May, 2018
Inspection News and Views from the American Society of Home Inspectors



Sewers: Storm Versus Sanitary

TOM FEIZA

We’ve come a long way from the days when human waste was not treated. Early sewage systems just flushed it away, with water and rainwater “combined” to help it along. Dilution was the solution. And back then, horses were the main mode of transportation—what happened to that waste? Much waste from all sources ended up in streams and rivers, which flowed into lakes and other bodies of water.

This all started changing around 1870, when people realized the connection between disease and human waste. Because rivers and lakes often were the source of drinking water, cities searched for solutions. Major cities started using sewage treatment methods around the year 1920 and treated water became the norm. Think about it: No treatment methods could have worked before then since there was no widespread use of electricity or motors or pumps until about 1920—so how could there be sewage or drinking water treatment?

New ways to handle rainwater 
Today, we have modern systems that separate human waste from rainwater (Illustration P017C). The storm sewer carries away rainwater (sometimes called storm water) through a series of pipes in the street and discharges this water to rivers or lakes. The catch basin in a city street collects rainwater for the storm system. In rural areas, roadside ditches handle rainwater. 

 

Older cities may have a “combined” system in which sanitary sewers and untreated waste flow together, but often this overloads the treatment plants during a heavy rain (Illustration P165C). Many cities are separating these sewers or building deep tunnels to capture sewage and treat it later.

The sanitary sewer system in a city routes human waste to a sewage treatment plant. Rural areas often require private septic systems—that is, a septic system for each home (Illustration P121C). Septic tanks should be pumped to remove settled sludge and scum (oils and soaps) at least every other year. There also may be a screen that needs periodic cleaning. In this case, you should advise clients to secure the maintenance records and arrange for a specialized inspection of the septic system.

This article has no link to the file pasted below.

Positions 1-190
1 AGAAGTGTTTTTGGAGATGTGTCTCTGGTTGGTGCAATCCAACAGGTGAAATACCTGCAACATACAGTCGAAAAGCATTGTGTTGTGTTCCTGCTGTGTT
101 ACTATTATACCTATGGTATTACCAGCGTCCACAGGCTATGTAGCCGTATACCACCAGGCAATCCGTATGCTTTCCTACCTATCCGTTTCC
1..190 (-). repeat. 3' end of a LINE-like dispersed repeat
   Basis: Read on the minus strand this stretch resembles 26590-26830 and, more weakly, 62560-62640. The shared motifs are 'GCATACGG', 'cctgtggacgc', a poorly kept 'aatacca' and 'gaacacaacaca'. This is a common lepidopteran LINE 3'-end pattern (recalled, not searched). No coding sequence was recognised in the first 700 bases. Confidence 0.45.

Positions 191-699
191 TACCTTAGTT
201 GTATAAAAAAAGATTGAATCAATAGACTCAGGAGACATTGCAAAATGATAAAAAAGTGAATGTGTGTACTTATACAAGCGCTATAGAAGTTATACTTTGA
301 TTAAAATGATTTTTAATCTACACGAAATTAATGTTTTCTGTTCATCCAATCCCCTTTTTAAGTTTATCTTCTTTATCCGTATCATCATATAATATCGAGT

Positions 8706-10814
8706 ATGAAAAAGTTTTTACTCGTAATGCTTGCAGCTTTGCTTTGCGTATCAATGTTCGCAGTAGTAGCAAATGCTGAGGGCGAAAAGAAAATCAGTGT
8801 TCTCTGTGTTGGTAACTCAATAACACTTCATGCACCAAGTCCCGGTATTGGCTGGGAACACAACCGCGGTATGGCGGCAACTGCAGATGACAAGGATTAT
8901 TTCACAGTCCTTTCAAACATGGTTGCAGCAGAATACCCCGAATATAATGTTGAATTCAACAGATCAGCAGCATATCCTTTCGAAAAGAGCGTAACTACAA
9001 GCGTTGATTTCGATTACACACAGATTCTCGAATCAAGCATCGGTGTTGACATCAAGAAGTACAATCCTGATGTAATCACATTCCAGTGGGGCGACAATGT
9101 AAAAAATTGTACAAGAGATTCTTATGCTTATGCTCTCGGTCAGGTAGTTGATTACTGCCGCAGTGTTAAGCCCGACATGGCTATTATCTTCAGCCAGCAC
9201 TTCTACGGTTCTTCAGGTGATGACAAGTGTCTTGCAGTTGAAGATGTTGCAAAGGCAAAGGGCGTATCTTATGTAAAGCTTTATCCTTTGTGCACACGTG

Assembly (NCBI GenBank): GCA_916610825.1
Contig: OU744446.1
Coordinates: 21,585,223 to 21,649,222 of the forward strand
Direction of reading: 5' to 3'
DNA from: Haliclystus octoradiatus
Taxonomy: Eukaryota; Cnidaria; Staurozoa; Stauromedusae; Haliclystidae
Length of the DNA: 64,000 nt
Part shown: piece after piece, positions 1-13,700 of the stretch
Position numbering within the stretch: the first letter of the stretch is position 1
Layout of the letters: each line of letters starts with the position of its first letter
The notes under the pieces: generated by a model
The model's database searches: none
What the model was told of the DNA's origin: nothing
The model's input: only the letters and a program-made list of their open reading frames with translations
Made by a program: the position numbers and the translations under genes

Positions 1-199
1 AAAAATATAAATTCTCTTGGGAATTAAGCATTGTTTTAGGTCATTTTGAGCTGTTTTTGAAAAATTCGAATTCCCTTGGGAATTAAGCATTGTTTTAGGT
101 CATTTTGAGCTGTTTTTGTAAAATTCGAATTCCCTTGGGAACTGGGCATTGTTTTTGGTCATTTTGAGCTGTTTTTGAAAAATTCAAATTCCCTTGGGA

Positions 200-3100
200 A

What must you look for? 
You must understand the basic sewer systems used in your area and be able to recognize components that could be installed improperly.

In a home with a septic system, you will often find a sewage ejector crock and pump. This lifts sewage into the discharge pipe midway up the basement wall. In some cases, this may be a “gray water” crock that pumps water from the floor drain and the laundry tub. 

Watch for a sump pump that may be dumping clean water into the city sanitary sewer; this presents a problem (Illustration B092). Also, watch for a sewage ejector that may be dumping gray or sewage water to grade; this workaround may have been installed to cover up a failing septic system. 


Tom Feiza has been a professional home inspector since 1992 and has a degree in engineering. Through HowToOperateYourHome.com, he provides high-quality marketing materials that help professional home inspectors boost their business. Copyright © 2018 by Tom Feiza, Mr. Fix-It, Inc. Reproduced with permission.